Bryan Wagstaff
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Perhaps I'm reading the article wrong, but it looks like you are encouraging spamming your customers until they give you more money... and then after they pay, you keep begging for more. I do not want to be bombarded with ads. I do not want to see "give us more money" twenty times in a game session. That is the opposite of a good game, that is Pavlovian training.

Unfortunately it tends to be the bad actors, the ones who are trying to extort your money often with IAP on every screen and engaging multiple ad providers, tend to foul the waters for everyone. I find it distasteful and sad to see apps begging for money on every screen.

It seems like the good guys, the ones who care about player experience, tend to hide their IAP the same way Ascention does. And I say GOOD FOR THEM. When I find these games that keep monetization down yet still provide great games, I tend to send them my money because I genuinely enjoy the game. If more games followed the model of providing good games rather than providing opportunities to buy power-ups in a mind-numbing trance, or that slip in the "buy the ultimate refill package for $49", I might be more friendly to the IAP style. As it is, I find the whole premise of the article distasteful. We have too many games designed to cash out on IAP brainwashing and too few games designed to actually be fun.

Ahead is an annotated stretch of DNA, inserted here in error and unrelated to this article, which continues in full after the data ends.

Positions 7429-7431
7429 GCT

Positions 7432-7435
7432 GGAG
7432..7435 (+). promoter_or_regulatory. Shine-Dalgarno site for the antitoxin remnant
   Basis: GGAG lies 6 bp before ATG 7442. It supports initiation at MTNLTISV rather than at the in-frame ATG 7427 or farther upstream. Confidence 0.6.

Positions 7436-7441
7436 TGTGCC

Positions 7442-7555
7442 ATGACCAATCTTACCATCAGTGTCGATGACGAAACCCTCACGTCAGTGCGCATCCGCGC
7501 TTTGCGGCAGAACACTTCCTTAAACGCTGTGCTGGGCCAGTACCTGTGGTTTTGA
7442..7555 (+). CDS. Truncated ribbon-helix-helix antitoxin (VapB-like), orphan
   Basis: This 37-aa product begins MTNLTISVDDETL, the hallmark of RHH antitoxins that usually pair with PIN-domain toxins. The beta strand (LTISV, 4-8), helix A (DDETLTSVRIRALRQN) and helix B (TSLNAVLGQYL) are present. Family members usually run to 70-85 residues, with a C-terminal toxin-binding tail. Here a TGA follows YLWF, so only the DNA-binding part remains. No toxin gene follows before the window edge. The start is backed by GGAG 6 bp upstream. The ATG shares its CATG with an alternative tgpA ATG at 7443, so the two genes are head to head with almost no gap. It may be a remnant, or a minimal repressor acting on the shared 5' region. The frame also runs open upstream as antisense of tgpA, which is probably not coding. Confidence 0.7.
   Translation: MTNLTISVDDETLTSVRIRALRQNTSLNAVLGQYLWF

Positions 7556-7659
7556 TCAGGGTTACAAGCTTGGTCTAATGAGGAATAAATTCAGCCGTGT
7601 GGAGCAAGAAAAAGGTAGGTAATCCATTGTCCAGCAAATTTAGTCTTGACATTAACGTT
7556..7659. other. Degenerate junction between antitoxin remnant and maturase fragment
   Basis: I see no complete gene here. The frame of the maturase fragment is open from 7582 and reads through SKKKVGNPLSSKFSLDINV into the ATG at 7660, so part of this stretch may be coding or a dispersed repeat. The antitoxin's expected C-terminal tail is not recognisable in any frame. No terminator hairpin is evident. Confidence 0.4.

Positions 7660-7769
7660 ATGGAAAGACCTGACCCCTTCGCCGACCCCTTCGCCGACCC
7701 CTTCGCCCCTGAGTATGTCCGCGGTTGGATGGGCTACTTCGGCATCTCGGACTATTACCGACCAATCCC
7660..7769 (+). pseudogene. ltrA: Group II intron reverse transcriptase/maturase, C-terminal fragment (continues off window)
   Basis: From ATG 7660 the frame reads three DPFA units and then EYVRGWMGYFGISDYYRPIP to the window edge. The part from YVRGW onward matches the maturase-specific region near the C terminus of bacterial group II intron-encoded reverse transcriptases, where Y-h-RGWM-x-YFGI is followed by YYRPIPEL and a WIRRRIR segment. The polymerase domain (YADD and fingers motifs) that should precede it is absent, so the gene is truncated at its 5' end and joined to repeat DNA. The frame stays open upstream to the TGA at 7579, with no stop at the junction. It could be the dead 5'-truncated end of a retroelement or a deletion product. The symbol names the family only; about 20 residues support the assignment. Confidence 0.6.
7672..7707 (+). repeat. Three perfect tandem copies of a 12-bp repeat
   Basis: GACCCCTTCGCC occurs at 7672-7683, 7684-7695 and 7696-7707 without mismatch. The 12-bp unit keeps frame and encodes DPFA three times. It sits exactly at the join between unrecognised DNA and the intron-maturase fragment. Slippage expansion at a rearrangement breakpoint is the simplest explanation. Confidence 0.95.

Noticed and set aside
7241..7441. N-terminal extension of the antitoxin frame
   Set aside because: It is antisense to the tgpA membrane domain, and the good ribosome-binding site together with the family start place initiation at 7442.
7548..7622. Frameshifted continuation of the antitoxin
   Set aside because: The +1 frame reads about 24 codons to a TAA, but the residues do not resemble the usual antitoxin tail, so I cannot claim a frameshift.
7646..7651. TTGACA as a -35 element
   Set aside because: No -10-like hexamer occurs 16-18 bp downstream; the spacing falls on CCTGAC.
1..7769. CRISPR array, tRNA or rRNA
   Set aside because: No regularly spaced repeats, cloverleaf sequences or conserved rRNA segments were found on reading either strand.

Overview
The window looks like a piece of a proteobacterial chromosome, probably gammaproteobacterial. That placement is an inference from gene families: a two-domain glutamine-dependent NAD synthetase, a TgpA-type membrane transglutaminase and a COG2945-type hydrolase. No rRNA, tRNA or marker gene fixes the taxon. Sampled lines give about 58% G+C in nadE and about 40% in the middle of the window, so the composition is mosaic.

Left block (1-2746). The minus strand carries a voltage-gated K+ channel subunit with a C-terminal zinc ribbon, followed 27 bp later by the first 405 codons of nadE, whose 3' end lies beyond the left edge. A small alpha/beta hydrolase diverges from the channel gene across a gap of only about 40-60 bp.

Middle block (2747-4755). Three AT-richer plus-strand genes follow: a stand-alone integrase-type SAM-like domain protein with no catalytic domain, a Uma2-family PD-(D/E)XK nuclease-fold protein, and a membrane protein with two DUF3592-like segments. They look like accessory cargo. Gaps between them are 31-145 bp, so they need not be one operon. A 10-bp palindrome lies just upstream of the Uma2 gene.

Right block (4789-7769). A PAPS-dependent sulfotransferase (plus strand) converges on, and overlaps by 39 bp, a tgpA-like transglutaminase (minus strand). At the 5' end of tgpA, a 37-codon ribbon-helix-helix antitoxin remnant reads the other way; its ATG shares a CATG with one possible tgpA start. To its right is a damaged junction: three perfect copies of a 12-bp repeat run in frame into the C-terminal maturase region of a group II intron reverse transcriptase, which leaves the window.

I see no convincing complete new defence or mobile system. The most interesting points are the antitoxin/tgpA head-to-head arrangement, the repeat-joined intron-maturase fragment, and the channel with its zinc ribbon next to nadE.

Ramin Shokrizade
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I'm kind of with Bryan. I think it should be fairly easy to spend money if you are motivated to do so, but I think putting opportunities to spend right into the play field is too aggressive. Apparently European Union regulators feel the same way so they have summoned me to a summit in a few weeks to see how they can eliminate exactly the tactics advocated by the OP. They seem to already have the appropriate laws on the books to protect children from these sorts of business models, they just need a bit of advice from me how to use them appropriately. I will be giving a teaser talk on the subject two days earlier at the Austin Captivate Conference.

Monetization would be so much easier if ethics were not a factor, and I understand this is the case for most of the industry. This is exactly why regulators are getting involved.

Ethan Levy
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@Ramin - I know you work in a similar capacity to me as an "applied virtual economist" but I have to say that I do not appreciate you using the comments section to promote your upcoming speaking engagement at the Austin Captivate Conference. If you want to have a discussion about IAP and talk about the merits of the article, that is fine. But you have not seen me commenting on your articles to promote my own speaking engagements or work as a monetization design consultant.